- Would the Taliban be able to prevent an al-Qaida attack?
- Could al-Qaida conduct a terrorist attack abroad unilaterally without informing the Haqqanis, or their learning about it?
The Taliban’s key focus and the determinant of its counter- or pro-terrorism posture is preserving Taliban unity, and preventing defections from the Taliban to the Islamic State in Khorasan (ISK), the Taliban’s principal armed rival and enemy within Afghanistan and a vicious terrorist group. Offsetting ISK recruitment, which is underpinned by very hardline Salafi sectarian ideology, has also been the consistent Taliban justification for its own hardline and hardening policies since its takeover of Afghanistan. Quite apart from their personal ideological proclivities, the Taliban leaders have been preoccupied with ensuring that their mid-rank and rank-and-file fighters do not feel that the Taliban delivers less ideological succor and jihadi brotherhood than ISK and thus split off for ISK.
Ironically, angry speculations within the Taliban of who from within the group provided intelligence on Zawahri, and Sirajuddin’s inability to protect him, may cause some defections to ISK.
foreign Influence in Afghanistan
Foreign fighters have been present in Afghanistan since the 1980s and continued to enter and operate there between 2001 and 2021. They include Arabs, Pakistanis, Chechens, Uzbeks, Tajiks, and Uyghurs.
Since August 2021, new foreign fighters have come in from the Middle East, Pakistan, and Central Asia in considerable numbers, according to Western officials with whom I spoke in the spring and summer of 2022.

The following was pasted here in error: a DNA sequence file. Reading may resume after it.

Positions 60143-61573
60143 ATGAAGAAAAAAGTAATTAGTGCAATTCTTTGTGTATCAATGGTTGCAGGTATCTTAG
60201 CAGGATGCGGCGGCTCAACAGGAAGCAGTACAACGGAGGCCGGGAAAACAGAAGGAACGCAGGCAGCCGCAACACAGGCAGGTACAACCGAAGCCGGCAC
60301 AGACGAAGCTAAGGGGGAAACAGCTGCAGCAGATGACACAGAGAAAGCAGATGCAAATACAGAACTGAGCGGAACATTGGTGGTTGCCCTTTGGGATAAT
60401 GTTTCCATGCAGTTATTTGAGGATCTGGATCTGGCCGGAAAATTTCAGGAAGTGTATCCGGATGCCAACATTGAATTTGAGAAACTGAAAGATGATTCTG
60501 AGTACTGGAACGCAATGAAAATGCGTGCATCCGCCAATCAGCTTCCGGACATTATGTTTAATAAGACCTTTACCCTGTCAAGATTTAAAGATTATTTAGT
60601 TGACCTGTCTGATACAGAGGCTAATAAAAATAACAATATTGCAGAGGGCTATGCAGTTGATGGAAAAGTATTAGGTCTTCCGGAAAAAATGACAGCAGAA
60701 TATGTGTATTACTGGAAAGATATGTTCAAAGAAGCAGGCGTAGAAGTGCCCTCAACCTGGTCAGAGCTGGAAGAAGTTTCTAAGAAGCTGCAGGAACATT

The Taliban has been reluctant to hamper their influx — since tolerating their presence in Afghanistan has been crucial for the Taliban to retain access to funding from Pakistan and the Gulf. Any visible Taliban actions against foreign fighters would make the Taliban appear to be betraying the broader jihadi brotherhood and thus jeopardize the Taliban’s foreign funding.
This foreign funding is important for two reasons. At the institutional level, it is one stream of Taliban income amid a collapsed Afghan economy badly crippled by Western sanctions and the prospect of a forthcoming winter 2022 famine. At an individual Taliban commander level, the foreign funding provides critical revenue for paying the commanders’ personal fighters and thus is a key source of personal protection for the commanders’ and leverage within the Taliban. Taliban leaders without large numbers of their own fighters have much less influence. If the Taliban does actually enforce its poppy ban in the coming growing season, this foreign income will become even more important.